"Abstract art, despite its emancipation, is subject here also to 'natural laws,' and is obliged to proceed in the same way that nature did previously, when it started in a modest way with protoplasm and cells, progressing very gradually to increasingly complex organisms. Today, abstract art also creates primary, or more or less primary, art organisms, whose further development the artist can predict only in uncertain outline, and which entice, excite him, but also calm him when he stares into the prospect of the future that faces him. Let me observe here that those who doubt the future of abstract art are, to choose an example, as if reckoning with the stage of development reached by amphibians, which are far removed from fully developed vertebrates and represent not the final result of creation, but rather the 'beginning'"(in K.C. Lindsay and P. Vergo, eds., op. cit., p. 628).
The circumstances that marked the second half of Kandinsky's residency in Paris, encompassing the early war years and the Occupation with its privations, during 1939-1944, were hard on the artist and his wife. Canvas was difficult to obtain, and except on small format panels and canvas-boards the artist largely gave up oil painting after mid-1942, working mainly in gouache and tempera instead. Kandinsky completed L'élan tempéré, the last oil painting he recorded in his Handlist, during March 1944, before becoming ill and showing symptoms of severe arteriosclerosis, which led to his death in December.
Kandinsky used nature as the springboard for his development of abstraction in the years immediately prior to the First World War, gradually shedding like Salomé her veils the semblance of representational appearance to reveal the naked form of absolute painting beneath. The perilously difficult ascent of the steep mountain crag became a personal allegory for his conception and development of abstract painting. Afterwards, during the Bauhaus years, nature may still be experienced, but hardly translated as seen; Kandinsky consistently minimized or even eliminated any tell-tale sign by coolly employing a purely geometrical pictorial vocabulary.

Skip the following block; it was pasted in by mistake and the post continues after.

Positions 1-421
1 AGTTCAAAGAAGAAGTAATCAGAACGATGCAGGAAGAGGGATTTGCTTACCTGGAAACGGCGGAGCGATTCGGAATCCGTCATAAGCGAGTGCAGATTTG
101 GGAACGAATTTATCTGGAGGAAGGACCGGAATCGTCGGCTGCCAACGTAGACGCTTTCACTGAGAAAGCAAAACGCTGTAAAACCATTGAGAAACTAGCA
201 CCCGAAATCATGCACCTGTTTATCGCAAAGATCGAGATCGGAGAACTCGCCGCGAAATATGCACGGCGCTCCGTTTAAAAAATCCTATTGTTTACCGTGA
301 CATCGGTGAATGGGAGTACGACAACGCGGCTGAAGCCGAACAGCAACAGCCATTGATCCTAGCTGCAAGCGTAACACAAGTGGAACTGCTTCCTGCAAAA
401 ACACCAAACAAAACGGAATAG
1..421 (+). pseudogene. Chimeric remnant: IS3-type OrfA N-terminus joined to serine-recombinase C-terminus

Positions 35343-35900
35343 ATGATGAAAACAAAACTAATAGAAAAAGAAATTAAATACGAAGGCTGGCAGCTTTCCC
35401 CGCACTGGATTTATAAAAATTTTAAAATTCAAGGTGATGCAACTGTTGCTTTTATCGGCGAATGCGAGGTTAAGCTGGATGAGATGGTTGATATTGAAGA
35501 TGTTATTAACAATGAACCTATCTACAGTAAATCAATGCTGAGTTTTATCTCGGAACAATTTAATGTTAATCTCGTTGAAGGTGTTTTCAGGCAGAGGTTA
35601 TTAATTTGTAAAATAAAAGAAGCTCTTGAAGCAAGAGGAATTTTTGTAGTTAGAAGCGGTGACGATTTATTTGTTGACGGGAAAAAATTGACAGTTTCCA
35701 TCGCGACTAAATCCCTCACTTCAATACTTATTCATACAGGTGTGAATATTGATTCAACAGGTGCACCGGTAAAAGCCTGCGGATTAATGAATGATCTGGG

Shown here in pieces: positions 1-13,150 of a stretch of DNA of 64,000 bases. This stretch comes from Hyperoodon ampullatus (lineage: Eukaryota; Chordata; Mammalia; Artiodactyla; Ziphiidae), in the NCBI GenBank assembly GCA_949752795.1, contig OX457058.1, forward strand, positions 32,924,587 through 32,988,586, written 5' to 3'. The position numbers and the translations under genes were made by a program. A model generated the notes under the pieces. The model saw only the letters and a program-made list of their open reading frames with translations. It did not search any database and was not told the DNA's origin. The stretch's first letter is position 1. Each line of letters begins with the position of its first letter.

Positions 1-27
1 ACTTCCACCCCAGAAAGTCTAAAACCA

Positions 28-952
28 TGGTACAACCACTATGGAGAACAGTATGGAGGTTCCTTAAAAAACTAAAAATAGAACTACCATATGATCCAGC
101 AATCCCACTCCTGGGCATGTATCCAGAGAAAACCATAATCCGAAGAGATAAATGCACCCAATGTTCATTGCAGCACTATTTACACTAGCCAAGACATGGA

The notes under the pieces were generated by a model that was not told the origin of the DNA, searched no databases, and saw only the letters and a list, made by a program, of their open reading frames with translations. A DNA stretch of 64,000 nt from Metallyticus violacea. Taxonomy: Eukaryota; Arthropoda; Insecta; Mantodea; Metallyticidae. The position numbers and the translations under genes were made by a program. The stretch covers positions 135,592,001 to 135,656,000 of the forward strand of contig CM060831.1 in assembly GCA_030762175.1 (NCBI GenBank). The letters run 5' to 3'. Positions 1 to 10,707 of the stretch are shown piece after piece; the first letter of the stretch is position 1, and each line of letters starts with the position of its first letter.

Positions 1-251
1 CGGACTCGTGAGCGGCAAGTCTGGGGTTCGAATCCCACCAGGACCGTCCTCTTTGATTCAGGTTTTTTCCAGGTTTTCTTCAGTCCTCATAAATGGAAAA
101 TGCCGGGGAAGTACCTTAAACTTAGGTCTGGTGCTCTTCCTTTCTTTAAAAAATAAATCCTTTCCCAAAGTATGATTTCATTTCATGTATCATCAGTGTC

In Paris, however, the artist arrived full circle, returning to nature once again for his most direct inspiration and guidance, and painting this fact directly into his canvases. Even in a grandly mountainous environment such as that he depicts in Pointes noires, in which he might well have summoned forth the "chasms" and "thunderbolts" of his pre-1914 march to abstraction, he prefers instead to express this scene in micro-scale, as he peered ever more deeply into the miraculous existence of the simplest and most rudimentary life forms. It is in these origins, even in the lives of single cells, that Kandinsky ultimately discovered the true spiritual meaning in life and art that he had been seeking all along, "the confirmation of LIFE" of which he spoke to Galka Scheyer. And this he found revealed in all the generations that have come before and all that are to follow. It is in this wondrously universal totality, he learned, that the flame of life burns most clear and pure.
Kandinsky demonstrated in his life, his writings and his art that he was a man of uncommonly deep feeling. This artist was profound in this thought and prophetic in his insight. In the annals of 20th century art, there was no else like him. He was in an empyrean league all his own.
Kandinsky painting Courbe dominante, 1936 (The Solomon R. Guggenheim Museum, New York). Photograph by Boris Lipnitzki. BARCODE: 28863366
(fig. 1) Wassily Kandinsky, Schwarz und Violett, Weimar, 1923. Sold, Christie's, New York, 5 November 2013, lot 39. BARCODE: 40933382rs
(fig. 2) Wassily Kandinsky, Violet-Orange, Paris, 1935. The Solomon R. Guggenheim Museum, New York. BARCODE: 28863380
(fig. 3) Wassily Kandinsky, Mouvement I, Paris, 1935. The State Tretyakov Gallery, Moscow. BARCODE: 28863397
(fig. 4) Wassily Kandinsky, Composition IX, Paris, 1936. Musée national d'art moderne, Centre Georges Pompidou, Paris. BARCODE: 28863403
(fig. 5) Wassily Kandinsky, Ensemble multicolore, Paris, 1938. Musée national d'art moderne, Centre Georges Pompidou, Paris. BARCODE: 28863410
(fig. 6) Wassily Kandinsky, Courbe dominante, Paris, 1936. The Solomon R. Guggenheim Museum, New York. BARCODE: 28863427
(fig. 7) Wassily Kandinsky, Parties diverses, Paris, 1940. Gabriele Münter und Johannes Eichner Stiftung, on loan to the Städtische Galerie im Lenbachhaus, Münich. BARCODE: 28863441